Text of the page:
J.W. Burleson photo / Boquillas del Carmen, Coah.


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Brooklin, Maine, United States
We own a 1975 GMC Sierra Grande 15 in Maine and a 1986 Chevrolet Custom Deluxe 10 in West Texas. Also a pair of 1997 Volvo 850 wagons. Average age in the fleet is 28 years--we're recycling. I've published 3 novels: THE LAW OF DREAMS (2006), THE O'BRIENS (2012), and CARRY ME (2016). Also 2 short story collections: NIGHT DRIVING(1987) and TRAVELLING LIGHT (2013). More of my literary life is at www.peterbehrens.org I was a Fellow at the Netherlands Institute for Advanced Study for 2012-13. I'm an adjunct professor at Colorado College and in the MFA program at Queens University of Charlotte. In 2015-16 I was a Fellow at Harvard University's Radcliffe Institute for Advanced Study. The Autoliterate office is in Car Talk Plaza in Harvard Square, 2 floors above Dewey Cheatem & Howe. SUBSCRIBE TO THE AUTOLITERATE DAILY EMAIL by hitting the button to the right.

Saturday, July 1, 2017

Eva H.D., "Canadian Road Trip"

Canadian Road Trip

We leave Vancouver for hours of trees, meth heads,

rain. My friend Sky is driving very carefully,

after soothing his hangover with Brahms. He is

perilously familiar with this road. Τhe highway

is a chore. The days are copperstained, wedge-shaped,

chipping from the season; I want to stop and live

in every house we pass. I watch the dance of clotheslines,

chainlinks, magpies from my window. I extrapolate.

“You keep finding our future in every little

Podunk backwater we push through,” Sky

observes, as we pass a road called Pumpkin Point.

The sunset is the sunrise, julienned. We sleep

in motels, watch baseball, stuff ourselves

with eastbound kilometres, tinned oysters, tea,

awake to Alberta glittering like frost on a moustache,

the birthday cake sky out of Medicine Hat.

Prairie hills like shallows on a body, hipcreased.

A pair of foxes. A warning sign that is one serif

off of NIGHT DANCER. Humbled trucks and outboards

graining up from the green ground. A dark paper

lake, beams of rain falling in the far sky.

I can see farther than Pete Townsend.

There is ample time to discurse, to skip from

lick to lick, Queen, Nirvana, Biggie Smalls:

space to think eight hundred times from here

to Kenora, Perhaps I will never be enough

like my brother. When I see a needle in the dirt,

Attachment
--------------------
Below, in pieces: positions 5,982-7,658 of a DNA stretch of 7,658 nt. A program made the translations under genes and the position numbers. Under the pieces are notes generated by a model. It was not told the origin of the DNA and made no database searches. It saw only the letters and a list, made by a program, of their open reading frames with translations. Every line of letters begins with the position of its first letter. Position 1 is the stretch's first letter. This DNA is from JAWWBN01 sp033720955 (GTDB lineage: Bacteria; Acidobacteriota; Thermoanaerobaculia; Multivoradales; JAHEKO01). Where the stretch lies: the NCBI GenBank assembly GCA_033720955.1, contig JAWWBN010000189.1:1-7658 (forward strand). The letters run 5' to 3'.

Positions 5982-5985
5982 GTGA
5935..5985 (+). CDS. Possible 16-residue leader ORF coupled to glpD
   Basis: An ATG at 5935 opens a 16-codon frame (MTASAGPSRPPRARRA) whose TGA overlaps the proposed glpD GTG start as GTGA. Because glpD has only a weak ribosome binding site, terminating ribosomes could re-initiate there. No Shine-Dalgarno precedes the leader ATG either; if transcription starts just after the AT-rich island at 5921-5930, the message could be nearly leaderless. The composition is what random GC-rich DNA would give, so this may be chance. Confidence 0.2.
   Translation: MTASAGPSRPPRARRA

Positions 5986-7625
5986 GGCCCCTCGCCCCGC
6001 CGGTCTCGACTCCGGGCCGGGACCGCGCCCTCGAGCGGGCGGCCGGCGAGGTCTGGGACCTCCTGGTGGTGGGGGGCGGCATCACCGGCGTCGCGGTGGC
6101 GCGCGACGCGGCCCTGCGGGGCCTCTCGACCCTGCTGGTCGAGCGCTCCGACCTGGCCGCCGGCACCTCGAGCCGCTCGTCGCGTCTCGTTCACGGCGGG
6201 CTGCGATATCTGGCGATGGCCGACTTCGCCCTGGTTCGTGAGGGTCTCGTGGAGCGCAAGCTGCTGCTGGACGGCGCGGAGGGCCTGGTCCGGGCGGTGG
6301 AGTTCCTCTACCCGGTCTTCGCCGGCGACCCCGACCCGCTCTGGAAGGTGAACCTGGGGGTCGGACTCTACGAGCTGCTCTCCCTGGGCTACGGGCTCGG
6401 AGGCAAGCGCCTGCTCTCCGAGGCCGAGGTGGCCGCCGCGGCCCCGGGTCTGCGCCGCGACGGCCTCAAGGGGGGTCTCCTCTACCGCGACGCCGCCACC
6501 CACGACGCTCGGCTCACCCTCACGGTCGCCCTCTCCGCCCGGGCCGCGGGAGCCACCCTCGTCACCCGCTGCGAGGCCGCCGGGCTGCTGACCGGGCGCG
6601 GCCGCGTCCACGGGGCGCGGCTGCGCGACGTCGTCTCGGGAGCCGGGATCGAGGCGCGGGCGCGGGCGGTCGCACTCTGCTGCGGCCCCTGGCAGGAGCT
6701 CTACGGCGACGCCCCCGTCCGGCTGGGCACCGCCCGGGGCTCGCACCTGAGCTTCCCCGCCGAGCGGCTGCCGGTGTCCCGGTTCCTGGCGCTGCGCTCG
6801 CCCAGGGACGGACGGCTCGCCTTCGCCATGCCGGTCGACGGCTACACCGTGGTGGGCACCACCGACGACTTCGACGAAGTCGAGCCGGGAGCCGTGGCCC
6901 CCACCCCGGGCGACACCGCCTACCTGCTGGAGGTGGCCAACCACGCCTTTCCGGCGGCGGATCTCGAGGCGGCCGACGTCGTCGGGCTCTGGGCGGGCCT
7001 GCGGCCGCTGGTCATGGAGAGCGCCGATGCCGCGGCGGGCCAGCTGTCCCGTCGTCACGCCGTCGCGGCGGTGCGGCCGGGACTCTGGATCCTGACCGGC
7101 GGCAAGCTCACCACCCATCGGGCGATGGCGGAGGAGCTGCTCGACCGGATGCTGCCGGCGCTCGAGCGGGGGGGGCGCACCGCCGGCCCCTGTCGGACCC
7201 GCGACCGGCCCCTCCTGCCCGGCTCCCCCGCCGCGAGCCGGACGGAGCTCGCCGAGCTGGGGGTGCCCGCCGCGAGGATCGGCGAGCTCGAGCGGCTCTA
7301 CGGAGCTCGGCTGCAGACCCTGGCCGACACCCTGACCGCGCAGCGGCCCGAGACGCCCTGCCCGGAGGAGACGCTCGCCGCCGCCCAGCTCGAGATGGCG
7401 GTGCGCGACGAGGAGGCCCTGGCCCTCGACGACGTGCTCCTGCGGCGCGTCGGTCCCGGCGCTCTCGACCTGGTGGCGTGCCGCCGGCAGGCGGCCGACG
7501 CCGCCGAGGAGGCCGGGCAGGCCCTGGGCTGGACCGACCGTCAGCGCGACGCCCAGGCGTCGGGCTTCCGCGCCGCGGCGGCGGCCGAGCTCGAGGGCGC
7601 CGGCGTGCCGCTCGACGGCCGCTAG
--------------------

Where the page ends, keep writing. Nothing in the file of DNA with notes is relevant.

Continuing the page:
I still go, Someone had a good time. I get jealous.

The stereo's yowling Over and over and over.

Do it again. Do it again. Why not? I do it again.

The view’s largesse makes me greedy, grandiose:

I want to be the lamplighter, the fireman, the fryer

of doughnuts. I want to braid midges on the windshield

and sign all the billboards God; I want to be a dressing

gown on a peg in these low houses that have kitchen gardens

made of rust. I imagine Sundays, their religion

oxidizing like that lawnmower, airing out.

Half a day down the road, I can see the weather waiting for us.

I can see the people who used to live here, in their thousands,

ratcheted into history, that decorative ballgag. That suplex.

Their hair, their ahistorical joy, their sloppy lives, canola,

contretemps; nightlong parties and frostbit Junes and broken

nails and wintertime love. Their grudges and fart jokes and statecraft

and their horses. Their midafternoons & their disappointment.

Their good faith. They are the colour of tomorrow's rain.

The fields erase and rewind themselves, grow trees again.

The sky over this, the sky over that; the sky vaulting

over Kenora, grey scrapes of sideways cloud,

faded morning sporting last night’s perfume.

My brother phones to tell me I live in the past –

well, so do the stars. The bickering in my head

going like shit goddamn goddamn shit.

Like I’ve bumped into my internal monologue

on a daypass. I name the birds, the makes and models,

the facts I know: the future is driftwood, ash, dirt:

it is passing through another mammal’s lower intestine.

Where do you want me to live?

My future glints from the petrified forest.

I am a twinkle of sodium chloride in the Aegean,

flightless, grave. The past, my surety, is aglow.

On the rockface north of Sudbury BE NOT AFRAID

ONLY BELIEVE has been blued in big block letters.

I believe that I'm afraid. Does that count?

“If we don't put it on signs on the side of the road,

how will God ever see it?” Sky asks. He says God

like it's a punchline, the way I might say love.

He has bought a bacon sandwich in every province.

The weather disappears, replaced by bridges, and

Port Hope, another punchline. Toronto greets us,

thick and warm, a middle-aged gut, a glut of taillights.

It's a chameleon September, not the colour of anything.

Kids are in the alley or the yard yelling hi. I am still looking

out the window at the foreign country of my own life.

The view is no less alien for all its staying still.

                                                  -Eva H.D. from her 2016 collection, Shiner

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